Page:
Saturday, January 10, 2009

Freedom to oppress

In terms of media freedom, Taiwan used to be regarded as having the most open media in Asia according to Freedom House's 2008 report. However, in little over half a year since the Chinese KMT (國民黨) has taken back the presidential office, the Taiwanese people have seen their freedom of expression greatly stifled. Whether it is freedom of speech, freedom of assembly or freedom of the press, rights that were once openly practiced and respected in Taiwan are being trampled by Ma Ying Jeou (馬英九) and his KMT administration. To cover up a dismal performance since assuming office, Ma Ying Jeou and the KMT have sunken their claws further into Taiwan's media. First, with television news and broadcasting, before that state run news and radio agencies, and now all newspapers are being told what they can and can not write.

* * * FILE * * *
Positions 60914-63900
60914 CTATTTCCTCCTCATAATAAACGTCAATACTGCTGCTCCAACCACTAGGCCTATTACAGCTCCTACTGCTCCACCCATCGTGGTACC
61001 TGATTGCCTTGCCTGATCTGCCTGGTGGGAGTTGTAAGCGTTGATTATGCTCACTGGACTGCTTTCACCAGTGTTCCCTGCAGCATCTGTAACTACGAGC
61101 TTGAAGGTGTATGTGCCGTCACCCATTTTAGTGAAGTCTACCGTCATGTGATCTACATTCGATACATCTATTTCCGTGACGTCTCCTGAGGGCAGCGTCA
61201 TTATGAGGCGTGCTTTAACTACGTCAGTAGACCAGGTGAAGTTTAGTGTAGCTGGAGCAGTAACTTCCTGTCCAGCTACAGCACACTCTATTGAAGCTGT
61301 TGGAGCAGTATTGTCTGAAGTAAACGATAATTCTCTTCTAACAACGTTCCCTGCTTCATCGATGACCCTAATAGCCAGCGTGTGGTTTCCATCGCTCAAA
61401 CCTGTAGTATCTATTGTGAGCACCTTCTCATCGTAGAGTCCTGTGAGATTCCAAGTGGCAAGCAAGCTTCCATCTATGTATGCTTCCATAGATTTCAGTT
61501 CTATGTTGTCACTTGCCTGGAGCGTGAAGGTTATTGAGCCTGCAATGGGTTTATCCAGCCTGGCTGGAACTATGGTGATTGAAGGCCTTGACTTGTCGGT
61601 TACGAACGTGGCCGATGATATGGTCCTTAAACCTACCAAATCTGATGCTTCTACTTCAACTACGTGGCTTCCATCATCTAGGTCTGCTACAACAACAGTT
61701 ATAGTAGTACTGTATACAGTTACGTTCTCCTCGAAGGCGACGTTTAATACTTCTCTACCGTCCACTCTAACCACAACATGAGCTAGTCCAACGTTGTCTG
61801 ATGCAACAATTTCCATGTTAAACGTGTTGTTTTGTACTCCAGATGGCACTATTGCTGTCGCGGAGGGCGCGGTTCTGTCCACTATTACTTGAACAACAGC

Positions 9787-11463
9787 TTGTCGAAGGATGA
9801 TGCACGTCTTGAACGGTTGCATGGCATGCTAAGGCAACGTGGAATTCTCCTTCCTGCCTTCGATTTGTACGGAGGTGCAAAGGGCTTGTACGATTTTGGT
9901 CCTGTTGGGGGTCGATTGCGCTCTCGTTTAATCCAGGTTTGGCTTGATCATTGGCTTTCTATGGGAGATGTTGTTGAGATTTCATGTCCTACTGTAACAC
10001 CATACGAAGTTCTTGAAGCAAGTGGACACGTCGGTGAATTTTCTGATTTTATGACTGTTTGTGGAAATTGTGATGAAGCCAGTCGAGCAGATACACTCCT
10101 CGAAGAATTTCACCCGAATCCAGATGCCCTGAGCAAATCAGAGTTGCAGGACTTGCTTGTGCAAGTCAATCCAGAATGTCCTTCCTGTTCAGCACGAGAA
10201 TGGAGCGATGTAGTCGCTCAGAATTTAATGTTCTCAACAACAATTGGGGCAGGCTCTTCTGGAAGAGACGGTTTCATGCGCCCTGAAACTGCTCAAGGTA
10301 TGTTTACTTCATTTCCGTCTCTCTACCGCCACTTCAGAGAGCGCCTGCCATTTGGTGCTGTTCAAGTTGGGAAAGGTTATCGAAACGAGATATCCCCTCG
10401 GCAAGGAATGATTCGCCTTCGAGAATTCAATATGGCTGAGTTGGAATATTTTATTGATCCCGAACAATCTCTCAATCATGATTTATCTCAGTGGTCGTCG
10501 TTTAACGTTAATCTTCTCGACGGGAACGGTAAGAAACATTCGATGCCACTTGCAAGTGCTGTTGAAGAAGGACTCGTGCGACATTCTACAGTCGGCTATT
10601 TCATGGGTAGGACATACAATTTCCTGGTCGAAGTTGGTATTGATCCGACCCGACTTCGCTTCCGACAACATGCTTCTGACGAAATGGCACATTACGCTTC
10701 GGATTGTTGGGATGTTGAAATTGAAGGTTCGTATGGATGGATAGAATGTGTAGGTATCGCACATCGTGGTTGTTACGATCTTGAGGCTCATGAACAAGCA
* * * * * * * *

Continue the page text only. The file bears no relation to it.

Stations such as TVBS (新聞), CTI (中天新聞), ETTV (東森新聞), and ERA (年代新聞) have always been nothing more than mere propaganda outlets for the KMT, as well as the Chinese Communist Party. The fact that they refer to themselves as news stations is not only a complete misnomer, it's also one of the main reasons that the Taiwanese public can never get any real unbiased news reporting on the island. Now the KMT is going after the Public Television Service (PTS - 公視), the equivalent to PBS in the U.S. In the second half of 2008, the KMT caucus suspended the NT$450 million (US$13.5 million) budget for PTS